Community Jameel and Save the Children meeting at Davos addresses technologys role in strengthening resilience to drought and famine

16 Feb 2020

• The roundtable meeting was co-chaired by Fady Jameel, President, International of Community Jameel, and Kevin Watkins, Save the Children UK CEO
• Convened on the sidelines of the World Economic Forum in Davos, the discussion focused on technology solutions for strengthening resilience to climate risk

Davos, Switzerland | January 22, 2020: The role of technology in combating climate risk was the focus of a roundtable discussion convened by Community Jameel , the global philanthropy, and Save the Children on the sidelines of the 2020 World Economic Forum (WEF) Annual Meeting in Davos. Fady Jameel, President, International of Community Jameel co-chaired the discussion with Kevin Watkins, Chief Executive Officer, Save the Children UK, and keynote remarks were delivered by Professor Alice P. Gast, President of Imperial College London, which partnered with Community Jameel to launch the Abdul Latif Jameel Institute for Disease and Emergency Analytics (J-IDEA) in October 2019. Participants at the roundtable included representatives from philanthropy, the private sector, academia, and intergovernmental and multilateral development institutions, with the engaged discussion moderated by Raj Kumar, Founding President and Editor-in-Chief at Devex.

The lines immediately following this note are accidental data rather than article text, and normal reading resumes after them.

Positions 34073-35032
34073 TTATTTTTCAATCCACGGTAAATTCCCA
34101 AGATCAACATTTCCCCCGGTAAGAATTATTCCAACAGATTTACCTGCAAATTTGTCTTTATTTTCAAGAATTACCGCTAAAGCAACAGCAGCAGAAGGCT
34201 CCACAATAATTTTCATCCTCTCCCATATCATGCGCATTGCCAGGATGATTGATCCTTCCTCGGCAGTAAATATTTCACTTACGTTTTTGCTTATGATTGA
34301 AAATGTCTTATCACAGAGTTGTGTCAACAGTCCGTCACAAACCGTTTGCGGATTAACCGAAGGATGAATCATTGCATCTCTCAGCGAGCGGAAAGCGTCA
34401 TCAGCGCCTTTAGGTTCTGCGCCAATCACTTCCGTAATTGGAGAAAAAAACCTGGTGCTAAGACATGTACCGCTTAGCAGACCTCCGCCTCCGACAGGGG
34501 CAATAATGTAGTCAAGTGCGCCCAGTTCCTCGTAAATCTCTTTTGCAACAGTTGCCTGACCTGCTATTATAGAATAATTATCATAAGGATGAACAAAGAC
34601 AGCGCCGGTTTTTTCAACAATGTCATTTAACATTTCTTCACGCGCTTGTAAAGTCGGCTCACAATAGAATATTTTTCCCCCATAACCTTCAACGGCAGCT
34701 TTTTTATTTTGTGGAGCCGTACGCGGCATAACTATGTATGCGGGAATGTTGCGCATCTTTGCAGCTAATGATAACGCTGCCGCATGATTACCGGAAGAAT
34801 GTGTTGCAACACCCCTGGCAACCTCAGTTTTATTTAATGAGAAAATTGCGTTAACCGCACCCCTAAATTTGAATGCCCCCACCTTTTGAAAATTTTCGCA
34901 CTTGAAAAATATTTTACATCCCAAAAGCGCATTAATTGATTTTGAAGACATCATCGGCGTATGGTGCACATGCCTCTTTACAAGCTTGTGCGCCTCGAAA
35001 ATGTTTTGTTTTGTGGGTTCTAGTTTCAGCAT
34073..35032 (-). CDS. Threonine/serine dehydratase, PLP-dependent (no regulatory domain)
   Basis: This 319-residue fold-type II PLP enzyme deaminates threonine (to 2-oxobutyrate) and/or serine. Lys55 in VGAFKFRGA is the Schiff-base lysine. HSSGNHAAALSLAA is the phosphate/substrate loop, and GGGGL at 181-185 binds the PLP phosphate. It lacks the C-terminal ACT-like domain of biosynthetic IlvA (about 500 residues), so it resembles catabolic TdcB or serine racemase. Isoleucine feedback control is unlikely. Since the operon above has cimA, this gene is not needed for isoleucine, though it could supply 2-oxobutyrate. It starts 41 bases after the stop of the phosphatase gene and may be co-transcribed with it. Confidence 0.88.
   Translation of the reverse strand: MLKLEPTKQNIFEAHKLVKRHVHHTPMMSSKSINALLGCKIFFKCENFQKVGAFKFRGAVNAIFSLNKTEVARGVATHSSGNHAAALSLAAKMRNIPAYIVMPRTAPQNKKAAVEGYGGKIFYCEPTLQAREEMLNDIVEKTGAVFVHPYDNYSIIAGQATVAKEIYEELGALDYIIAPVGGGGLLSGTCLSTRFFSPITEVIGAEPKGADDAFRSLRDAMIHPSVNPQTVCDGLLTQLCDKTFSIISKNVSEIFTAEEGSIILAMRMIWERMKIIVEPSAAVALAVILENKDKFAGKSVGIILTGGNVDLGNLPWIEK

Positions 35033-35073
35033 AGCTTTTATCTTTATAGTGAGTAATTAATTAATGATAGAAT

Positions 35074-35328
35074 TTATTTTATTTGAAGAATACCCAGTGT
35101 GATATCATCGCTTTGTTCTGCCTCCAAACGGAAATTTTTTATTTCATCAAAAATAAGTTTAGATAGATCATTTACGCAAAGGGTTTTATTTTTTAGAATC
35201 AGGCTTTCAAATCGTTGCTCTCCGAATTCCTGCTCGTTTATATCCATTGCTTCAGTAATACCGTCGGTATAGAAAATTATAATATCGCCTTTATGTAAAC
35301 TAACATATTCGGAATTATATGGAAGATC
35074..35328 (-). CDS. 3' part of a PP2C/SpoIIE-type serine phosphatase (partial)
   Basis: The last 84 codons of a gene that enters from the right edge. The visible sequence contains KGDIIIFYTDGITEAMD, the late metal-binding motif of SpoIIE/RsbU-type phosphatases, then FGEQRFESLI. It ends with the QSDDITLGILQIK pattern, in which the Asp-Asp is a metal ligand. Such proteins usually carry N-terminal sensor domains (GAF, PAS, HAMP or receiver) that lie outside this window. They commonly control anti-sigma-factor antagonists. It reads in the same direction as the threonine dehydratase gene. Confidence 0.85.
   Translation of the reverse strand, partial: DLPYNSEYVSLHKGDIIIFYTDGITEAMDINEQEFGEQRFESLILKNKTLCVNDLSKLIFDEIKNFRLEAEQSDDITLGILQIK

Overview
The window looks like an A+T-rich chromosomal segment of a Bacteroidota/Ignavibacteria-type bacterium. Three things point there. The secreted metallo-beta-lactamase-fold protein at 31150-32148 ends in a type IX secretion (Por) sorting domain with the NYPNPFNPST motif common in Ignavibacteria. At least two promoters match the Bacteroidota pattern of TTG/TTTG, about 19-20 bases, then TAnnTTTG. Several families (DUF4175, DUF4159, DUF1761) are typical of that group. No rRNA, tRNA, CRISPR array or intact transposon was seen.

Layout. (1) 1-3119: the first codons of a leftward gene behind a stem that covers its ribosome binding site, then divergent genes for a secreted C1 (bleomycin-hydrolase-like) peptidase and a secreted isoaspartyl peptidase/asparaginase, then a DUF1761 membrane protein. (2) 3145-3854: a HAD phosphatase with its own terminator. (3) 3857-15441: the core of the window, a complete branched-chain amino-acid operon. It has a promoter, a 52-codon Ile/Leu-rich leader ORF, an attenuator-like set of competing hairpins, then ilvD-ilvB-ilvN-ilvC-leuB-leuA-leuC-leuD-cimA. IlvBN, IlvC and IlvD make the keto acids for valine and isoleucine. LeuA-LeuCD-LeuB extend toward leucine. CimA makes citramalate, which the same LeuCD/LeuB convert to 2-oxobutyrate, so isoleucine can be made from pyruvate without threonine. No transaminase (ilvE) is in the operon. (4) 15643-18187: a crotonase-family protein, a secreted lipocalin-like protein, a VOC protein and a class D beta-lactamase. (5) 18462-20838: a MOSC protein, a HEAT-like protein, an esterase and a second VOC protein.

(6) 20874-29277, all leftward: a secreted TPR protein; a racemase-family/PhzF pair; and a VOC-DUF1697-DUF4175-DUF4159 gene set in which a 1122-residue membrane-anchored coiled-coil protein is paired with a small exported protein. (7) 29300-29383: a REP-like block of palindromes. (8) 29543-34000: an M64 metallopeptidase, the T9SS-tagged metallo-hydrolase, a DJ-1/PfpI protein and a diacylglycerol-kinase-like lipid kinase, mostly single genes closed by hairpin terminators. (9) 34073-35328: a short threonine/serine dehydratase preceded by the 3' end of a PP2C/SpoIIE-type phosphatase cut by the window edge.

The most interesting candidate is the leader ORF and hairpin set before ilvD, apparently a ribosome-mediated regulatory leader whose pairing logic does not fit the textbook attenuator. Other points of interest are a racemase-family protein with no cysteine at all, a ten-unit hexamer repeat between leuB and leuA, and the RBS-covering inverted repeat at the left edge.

Opening the meeting, Fady Jameel described his experiences on a recent field visit to Turkana county in northern Kenya, where Save the Children is responding to acute malnutrition among the community there. Community Jameel and Save the Children exploring innovative ways to provide accurate, high-resolution early warnings of malnutrition and strengthen the resilience of pastoralists to climate change, in collaboration with J-IDEA at Imperial College London, and others.

 

As well as data-driven solutions, the meeting at Davos addressed a number of issues affecting vulnerable communities at risk of severe malnutrition, including housing, access to energy, access to finance, livestock, and climate, and a range of responses that were technological, structural and behavioural.